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Working with the same material in different ways over an extended period of time is important in order to ga in a deep understanding of its properties and potential. We are intrigued by th e organic properties of weathering steel. Low-a ll oy high-tensile weathering steel was first developed for highway bridge construction . Later it was perfected by the architect John Dinkeloo for use in buildings, such as the John Deere Headquarters, that he designed with Eero Saarinen. Formulated with higher copper levels that enhance corros ion res istance by developing their own protective oxide surface film, weathering steel reacts to impurities and pollutants in the air. It creates a rich, rustic color that shades progressively from orange to russet to brown. The weathering of the surface makes reference to the material's existence over time and, when used to clad a building, this materia l also records the different characteristics of climate and weather acting on the site and the building. The experience that we gained in deta il ing the weathering steel for the pedestrian bridge for Led bury Park helped us when we considered using this material in the design of a
Landscape Memorial. This simple garden room,
set w ith in a larger non-denominational cemetery , was to contain the burial plots for ten members of one family.
A small level area was created by carving into the gently sloping hillside. This exposing of the earth defined a slightly sunken space- represented by red granite gravel - and allowed a simu ltaneous separation and connection with the surrounding cemetery landscape. Two outer edges of the garden are marked by a half inch thick angled blade of weathering steel. The threshold is defined by a weathering steel gate set between a concrete wall and a copper beech hedge. To mark the entrance, the gate is intentiona lly massive and incorporates the name of the family in its design . Each of the six inch high letters is made up of half inch thick welded steel plates.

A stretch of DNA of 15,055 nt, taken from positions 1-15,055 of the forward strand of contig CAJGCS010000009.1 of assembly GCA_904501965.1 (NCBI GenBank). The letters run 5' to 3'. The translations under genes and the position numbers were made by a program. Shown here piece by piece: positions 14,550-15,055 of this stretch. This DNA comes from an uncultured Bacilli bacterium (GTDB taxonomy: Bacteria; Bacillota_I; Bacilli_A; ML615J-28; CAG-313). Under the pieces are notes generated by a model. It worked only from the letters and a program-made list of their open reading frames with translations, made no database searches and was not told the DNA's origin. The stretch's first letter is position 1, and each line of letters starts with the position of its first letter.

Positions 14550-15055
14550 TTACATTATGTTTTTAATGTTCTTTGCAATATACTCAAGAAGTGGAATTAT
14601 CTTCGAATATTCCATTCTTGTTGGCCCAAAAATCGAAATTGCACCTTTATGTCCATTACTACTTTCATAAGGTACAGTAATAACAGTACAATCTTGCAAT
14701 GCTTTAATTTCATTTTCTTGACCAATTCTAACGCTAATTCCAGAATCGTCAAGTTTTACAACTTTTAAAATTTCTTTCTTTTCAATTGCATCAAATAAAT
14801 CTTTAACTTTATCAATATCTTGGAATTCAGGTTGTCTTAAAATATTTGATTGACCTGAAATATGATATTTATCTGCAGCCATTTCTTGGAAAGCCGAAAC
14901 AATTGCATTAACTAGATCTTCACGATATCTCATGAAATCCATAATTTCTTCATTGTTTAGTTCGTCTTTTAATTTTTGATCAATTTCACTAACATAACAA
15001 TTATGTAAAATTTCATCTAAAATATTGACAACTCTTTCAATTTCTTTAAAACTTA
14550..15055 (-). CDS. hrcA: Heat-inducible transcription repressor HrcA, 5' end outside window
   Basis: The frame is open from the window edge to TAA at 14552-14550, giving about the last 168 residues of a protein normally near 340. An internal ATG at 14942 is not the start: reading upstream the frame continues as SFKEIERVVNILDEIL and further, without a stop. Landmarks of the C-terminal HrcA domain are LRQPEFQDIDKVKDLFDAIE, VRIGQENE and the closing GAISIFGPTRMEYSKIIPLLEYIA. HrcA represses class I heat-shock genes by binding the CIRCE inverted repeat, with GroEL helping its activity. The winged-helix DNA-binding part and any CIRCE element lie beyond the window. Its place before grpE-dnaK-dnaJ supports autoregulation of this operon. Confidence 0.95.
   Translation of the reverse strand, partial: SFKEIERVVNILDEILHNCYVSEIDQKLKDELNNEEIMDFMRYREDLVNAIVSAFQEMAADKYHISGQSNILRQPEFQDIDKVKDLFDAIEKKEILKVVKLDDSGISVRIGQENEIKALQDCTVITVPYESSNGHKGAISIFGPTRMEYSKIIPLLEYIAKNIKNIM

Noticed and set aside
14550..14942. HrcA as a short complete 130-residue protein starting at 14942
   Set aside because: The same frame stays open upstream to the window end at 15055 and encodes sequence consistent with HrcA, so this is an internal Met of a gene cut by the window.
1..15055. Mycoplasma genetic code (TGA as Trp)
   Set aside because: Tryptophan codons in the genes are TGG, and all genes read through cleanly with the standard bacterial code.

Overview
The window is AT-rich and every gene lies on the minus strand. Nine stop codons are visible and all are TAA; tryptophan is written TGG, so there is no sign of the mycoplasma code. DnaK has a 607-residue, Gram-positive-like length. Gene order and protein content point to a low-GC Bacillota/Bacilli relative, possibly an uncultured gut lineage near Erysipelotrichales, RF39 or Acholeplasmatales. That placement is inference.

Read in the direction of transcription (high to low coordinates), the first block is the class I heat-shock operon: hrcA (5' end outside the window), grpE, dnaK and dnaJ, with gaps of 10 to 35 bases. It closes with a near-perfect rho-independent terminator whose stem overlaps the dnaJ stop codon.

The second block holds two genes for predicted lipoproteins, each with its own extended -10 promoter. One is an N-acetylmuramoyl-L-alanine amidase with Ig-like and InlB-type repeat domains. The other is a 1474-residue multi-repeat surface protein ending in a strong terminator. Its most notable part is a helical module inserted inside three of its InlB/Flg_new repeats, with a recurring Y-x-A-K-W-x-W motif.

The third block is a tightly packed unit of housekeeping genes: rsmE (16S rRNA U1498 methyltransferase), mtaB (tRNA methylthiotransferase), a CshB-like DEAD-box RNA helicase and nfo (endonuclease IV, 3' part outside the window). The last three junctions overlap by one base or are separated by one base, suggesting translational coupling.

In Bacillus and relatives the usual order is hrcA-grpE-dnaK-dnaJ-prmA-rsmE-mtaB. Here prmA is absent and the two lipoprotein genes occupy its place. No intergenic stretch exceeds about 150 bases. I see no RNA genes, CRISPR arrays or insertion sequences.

Within the garden there is a single piece of green rough-hewn granite that has been spl it and reconnected with bronze rods. The stone, which forms a tombstone, is inscribed w ith an ancient Hebrew text on the rough exterior surface and an English inscription on the smooth inner surface. A bronze shelf formalizes the Jewish ritual in which family and friends leave stones on the headstone as a reminder of their visit.
Steel-Clad House that we designed in Toronto ,
which is also built using a weathering steel skin , approaches the deta ili ng of this materia l in an entirely new way. The site is on a suburban street but also backs onto a ravine with fine views out over the city As a resu lt, the front fa~ade of the house has been brought close to the line of the street and designed to be distinctly opaque. The weathering steel is bracketed by two wings faced in Douglas Fir, topped by a landscaped flat roof and integrated into the site with a series of retaining walls. An upper floor, treated as a box that appears to levitate above the wood wa ll , is clad in vertical panels of weathering steel w ith a negative joint. The weathering steel is a rainscreen that has an airspace behind. The material has to be able to dry out, so we have designed this skin to have wet and dry cycles. The joint detai l contrasts with the seam weld ing of joints at the corners of the house and around niches. One of these niches- a recessed bay that forms an inverted bay window - brings in natura l light and marks the entrance.